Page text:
Mrs. Bright went to Norfolk last
week to visit friends.
The extremely disagreeable
weather keeps many of our peo
ple from attending church at
Miss Nina Whichard and Mrs.
J. H. Whichard spent Wednesday
Mrs. M. L. Nicholson and
daughter, Bettie, spent Friday
with Mrs. Beulah Mizell. They
were en route to their home in
Miss Malena Ward and Mrs.
Bright returned from Port Nor
Miss Floy Whichard returned
The storm Wednesday morning
did considerable damage in 'and
Messrs. Jennis and Jodie Har
per are at home for a few days.
Charlie Martin was here from
Mrs. Beulah Mizell and little
daughter, Irene, returned from
T. K. Wyher spent Saturday in
/ Miss lone Riddick went to
Portsmouth Saturday to visit her
Dr. Lowther, of Washington,
spent Friday and Saturday in
Mrs. Alice Odem and Mrs.
Mary Meekins from Hatteras
spent the week-end with Mrs. R.
The news of the poisoning of
Mr. and Mrs. Carraway and
family by eating ice cream on
last Thursday, brought sadness to
our entire community. But it is
reported that they are slowly im
Misses Estelle and Mary Will
iams, Melba Speight and Annie
Roberson, and Messrs. W. C.
Whitehurst, Dean Speight, Nich
olas Roberson and Vance Carson
with Mrs. Beulah Mizell as chap
erone, are indebted to Mr. Fred
Powell for a most enjoyable hay
ride to Roberson ville Tuesday
The ministerial institute of the
M. E. Church closed Sunday
night after being in session three
days. It closed with services in
memory of Mrs. £l. Hughbanks,
and twelve members were receiv
ed. Good congregations attend
ed all the services.
R. L. Smith and Irving return
ed Friday from Baltimore.
Miss Leona Garbutt, of Tipton,
Ga., is back in her place ar trim
mer and saleslady for R. L. Smith
Miss Kathleen Wallaco, of
Jamesville, is visiting Mrs. J. A.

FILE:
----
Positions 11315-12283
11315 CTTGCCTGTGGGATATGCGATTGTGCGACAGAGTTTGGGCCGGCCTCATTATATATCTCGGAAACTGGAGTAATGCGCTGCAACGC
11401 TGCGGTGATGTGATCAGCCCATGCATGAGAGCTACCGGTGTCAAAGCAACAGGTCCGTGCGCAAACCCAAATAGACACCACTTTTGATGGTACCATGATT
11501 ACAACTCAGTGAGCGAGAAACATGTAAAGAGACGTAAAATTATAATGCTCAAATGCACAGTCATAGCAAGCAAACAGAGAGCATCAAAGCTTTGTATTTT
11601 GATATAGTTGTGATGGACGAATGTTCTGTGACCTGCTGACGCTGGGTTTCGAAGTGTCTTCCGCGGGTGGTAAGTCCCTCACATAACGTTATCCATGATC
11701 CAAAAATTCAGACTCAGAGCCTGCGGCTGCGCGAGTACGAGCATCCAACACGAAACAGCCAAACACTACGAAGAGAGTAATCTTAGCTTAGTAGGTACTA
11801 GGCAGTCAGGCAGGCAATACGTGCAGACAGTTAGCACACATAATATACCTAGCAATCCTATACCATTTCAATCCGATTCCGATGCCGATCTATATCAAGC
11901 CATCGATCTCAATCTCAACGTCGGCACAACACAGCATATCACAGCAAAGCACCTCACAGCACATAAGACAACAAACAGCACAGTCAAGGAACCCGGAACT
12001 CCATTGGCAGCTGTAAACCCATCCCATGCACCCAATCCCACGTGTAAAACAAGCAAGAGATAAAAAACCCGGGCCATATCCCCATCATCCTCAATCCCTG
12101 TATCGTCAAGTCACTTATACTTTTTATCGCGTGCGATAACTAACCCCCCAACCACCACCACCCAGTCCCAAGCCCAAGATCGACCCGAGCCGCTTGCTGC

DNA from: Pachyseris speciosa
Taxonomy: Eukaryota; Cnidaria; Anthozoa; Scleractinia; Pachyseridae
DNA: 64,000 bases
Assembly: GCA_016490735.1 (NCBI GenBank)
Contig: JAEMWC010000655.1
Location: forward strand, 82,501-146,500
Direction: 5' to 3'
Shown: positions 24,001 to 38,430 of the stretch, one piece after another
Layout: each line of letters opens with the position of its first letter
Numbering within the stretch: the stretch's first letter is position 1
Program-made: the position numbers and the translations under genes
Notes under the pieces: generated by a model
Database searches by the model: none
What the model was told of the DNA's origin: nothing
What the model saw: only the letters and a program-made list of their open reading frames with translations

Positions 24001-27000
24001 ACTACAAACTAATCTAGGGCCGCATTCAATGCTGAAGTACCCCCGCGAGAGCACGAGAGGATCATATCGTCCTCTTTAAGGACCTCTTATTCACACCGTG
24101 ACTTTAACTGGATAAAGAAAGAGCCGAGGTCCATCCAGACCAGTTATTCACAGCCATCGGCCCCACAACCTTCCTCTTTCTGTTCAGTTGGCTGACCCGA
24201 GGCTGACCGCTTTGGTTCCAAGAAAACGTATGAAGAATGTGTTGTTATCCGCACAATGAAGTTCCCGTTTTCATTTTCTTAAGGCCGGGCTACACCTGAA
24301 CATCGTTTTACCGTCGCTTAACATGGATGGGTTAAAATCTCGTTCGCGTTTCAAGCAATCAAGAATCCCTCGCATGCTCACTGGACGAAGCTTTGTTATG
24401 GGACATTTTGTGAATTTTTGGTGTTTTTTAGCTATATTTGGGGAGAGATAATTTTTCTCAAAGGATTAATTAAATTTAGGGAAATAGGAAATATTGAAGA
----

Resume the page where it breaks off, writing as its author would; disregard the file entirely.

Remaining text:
Don Carson, of Bethel, attend
ed services here Tuesday night.
R. A. Carson, of Groveland,
Fla., is in town this week.
Milton Mizell spent the week
end with Prof. W. H. Mizell.
Quite a number of our town
people attended the Union at Oak
Mrs. Etta Taylor, of Tarboro,
if* visiting Mrs. Bettie Vick.
si.oo a Year m Advance
Rev. C. W. Howard, of Kins
ton, spent Monday in town the,
guest of J. H. Grimes.
Mrs. Jones Taylor, of Bethel, is
visiting, Mrs. W. A. Roberson.
Mr. and Mrs. W. R. Jenkins
returned from Bel haven Friday.
W. A. Roberson left for Balti
Miss Faye Everett, who has
been in Norfolk for some time;
Mrs. R. L. Smith spent few
days in Williamston last week.
Mr. and Mrs. C. D. Jenkins
spent Sunday with Mrs. W. W.
800 l Weevil
Will you publish this in your
paper? I was in my cotton field
Saturday last and found that
there was boll weevil in my cot
ton that are doing some damage.
There are three "kinds of. worms
that are at work in the Wl.
First, light brown, second, brown
and black streaked and third,
green. 1 find eggs in the blooms
from which I suppose the worms
are hatched. 1 find some in every
field in which I go. We have
heard of the disease long before,
and are sorry to say that' it has
reached here. This is bad news
for this county as the cotton crop
is the standard money crop.
Please print this as it is a true
state of conditions.
J. Arthur Wynn,
Everetts, N. C.,
Aug. 27th. 1913.
DON'T TAKE THE
If Your Liver Gets Lazy you Need
a Liver Tonic, Not Merely a Laxa
tive for the Bowels
Many people take a simple lax
ative when their liver gets slug
gish rather than take calomel,
which they know to be danger
ous. But a mere laxative will
not start a sluggish liver. What
is needed is a tonic that will liven
up the liver without forcing you
to stay at home and lose a day
from your business.
You have such a tonic in Dod
son's Liver Tone. Dodson's Liver
Tone must be all they claim for
it because they guarantee it to
take the place of 'dangerous cal
omel and agree to hand back the
money with a smile to any person
who tries Dodson's Liver Tone
and is not satisfied with the re
lief it gives.
Dodson's Liver Tone is a harm
less vegetable liquid with a plea
sant taste, and is a prompt and
relible remedy for constipation,
biliousness, sour stomach, and
the other troubles that come from
a tropid liver.
Saunders & Fowden give it their
personal guarantee and if you
will ask about this guarantee you
will protect yourself against imi
tations that are not guaranteed.
Large bottle of Dodson's Liver
Tone is 50 cents.
The "A" Pressing Ctab,
Want to do your Cleaning and
Pressing and guarantees satisfac
tion as to workmanship arid ser
vice. Club rates for regular cus
tomers. Located in the rear of
Alexander's Shaving Parlor. _
Thi« is a prescription prepared specially
for MALARIA or CHILLS 4. FEVER.
Five or »ix dotes will break any case, and
if taken then as a tonic the Fever will not
return. It acts on the liver better than
Calomel and does not gripe, or sicken. 25c.